One famous variation of the classic trolley problem presents us with the choice sending the trolley down one track, where (at least) five people, presumably strangers, will be killed by the train or to divert the oncoming trolley down another track, where our own child has chosen (God knows why) to hang out.
Waiting for trolleys, I guess.
The situation forces us to make the choice between quantity (saving five people) and quality (valuing the life of our child over the lives of others). Is our child worth more than five lives?
Yes, you say?
What if our child is Hitler?
No matter the situational variation, there is one question at the heart of the trolley problem’s moral dilemma: given two shitty choices, which one would you choose?
The trolley problem requires us to decide who lives and who dies (that’s the ethics part).
AAANNNDD since the trolley problem is a test of utilitarian ethics, our decision to pull the lever (or to not pull the lever) usually has something to do with the principle of utility – that is to say, who is the most valuable?
Or rather, who is the most expendable?
Wait – do I gotta write something about utility, now?
The principle of Utility is…well, the “founder” of utilitarianism (technically hedonism), the English philosopher, Jeremy Bentham (1748 – 1832), says:
“By the principle of utility is meant that principle which approves or disapproves if every action whatsoever according to the tendency it appears to have to augment or diminish the happiness of a party whose interest is in question…”
In short, according to the Principle of Utility, an action is right if the action produces happiness (for the greatest number of people) and an action is wrong if it causes people pain or unhappiness.
Ok… so you might be saying at this point that the trolley problem seems a little bit boring and dumb. How could this “problem” be THE philosophical problem. How is it that philosophers have devote so much time (decades, man. DECADES) to coming up with variations on such an uninteresting and easily answerable supposed moral dilemma.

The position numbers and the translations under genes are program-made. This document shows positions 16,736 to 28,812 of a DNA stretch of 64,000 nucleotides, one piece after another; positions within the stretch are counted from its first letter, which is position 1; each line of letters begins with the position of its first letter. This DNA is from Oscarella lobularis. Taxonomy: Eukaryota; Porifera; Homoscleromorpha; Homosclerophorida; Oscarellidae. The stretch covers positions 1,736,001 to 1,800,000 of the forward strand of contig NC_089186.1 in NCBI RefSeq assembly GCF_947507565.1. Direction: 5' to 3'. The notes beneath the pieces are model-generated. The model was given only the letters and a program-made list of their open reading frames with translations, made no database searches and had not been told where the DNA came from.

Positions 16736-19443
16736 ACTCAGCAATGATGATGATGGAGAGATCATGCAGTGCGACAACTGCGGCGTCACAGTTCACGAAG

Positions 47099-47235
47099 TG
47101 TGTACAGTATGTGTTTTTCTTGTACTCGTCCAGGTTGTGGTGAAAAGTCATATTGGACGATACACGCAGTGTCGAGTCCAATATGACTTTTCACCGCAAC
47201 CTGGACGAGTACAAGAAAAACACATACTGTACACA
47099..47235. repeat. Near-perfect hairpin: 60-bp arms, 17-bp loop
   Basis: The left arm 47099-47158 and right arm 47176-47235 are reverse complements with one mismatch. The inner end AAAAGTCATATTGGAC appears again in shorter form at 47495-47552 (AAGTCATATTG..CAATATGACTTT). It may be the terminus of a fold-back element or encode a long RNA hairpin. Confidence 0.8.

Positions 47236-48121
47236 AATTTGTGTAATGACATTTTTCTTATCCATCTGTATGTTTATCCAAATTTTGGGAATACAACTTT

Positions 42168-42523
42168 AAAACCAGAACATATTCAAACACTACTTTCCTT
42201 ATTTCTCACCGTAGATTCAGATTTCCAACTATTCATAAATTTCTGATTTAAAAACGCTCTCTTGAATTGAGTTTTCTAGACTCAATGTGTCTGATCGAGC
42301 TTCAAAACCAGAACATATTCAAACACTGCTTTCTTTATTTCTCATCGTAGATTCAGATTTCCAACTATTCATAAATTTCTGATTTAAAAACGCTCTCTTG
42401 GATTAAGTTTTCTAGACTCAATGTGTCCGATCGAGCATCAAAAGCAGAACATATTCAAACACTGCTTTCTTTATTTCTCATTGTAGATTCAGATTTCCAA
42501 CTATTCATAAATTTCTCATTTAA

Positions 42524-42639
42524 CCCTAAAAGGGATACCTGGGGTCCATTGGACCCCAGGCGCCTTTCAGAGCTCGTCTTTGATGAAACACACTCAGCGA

And honestly, if you said that you wouldn’t be entirely wrong.
But there’s a reason why the trolley problem is so popular. There’s a reason, even if you’ve never set foot in a philosophy class, why the trolley problem has invaded internet memes and our favorite TV shows.
It’s because the trolley problem, at its heart, is pretty f’ed up.
Contemplating the various scenarios, deciding who and how many people we place on the tracks, drowning in the lake, or in the lifeboat, allows even the meekest moral philosopher to go full-on Jigsaw, placing (hypothetical) people in increasingly elaborate and horrific ethical games where most of them will end up dead.
The trolley problem allows us to evaluate the way we make decisions that will affect other people. By deciding who lives and who dies in a thought experiment, we can speculate on the long-range consequences of our actions. We must weigh the consequences of ho we choose to save very carefully. Making the same choice of who to save under different circumstances may yield different consequences. Choosing to save the child might save the child who eventually grows up to cure cancer.
…or we might have saved the child who invented World War II.
In the real world, our choices may not be so extreme, but we do make choices that may bring happiness to many and unhappiness to one, or may save one at the expense of many others.
Whether it’s Congress deciding which social program to fund or Shane deciding to shoot Otis in the knee to save Carl
You didn’t think I wouldn’t sneak a The Walking Dead reference in here, did you?
We all, in some way, at some time, decide to pull the lever.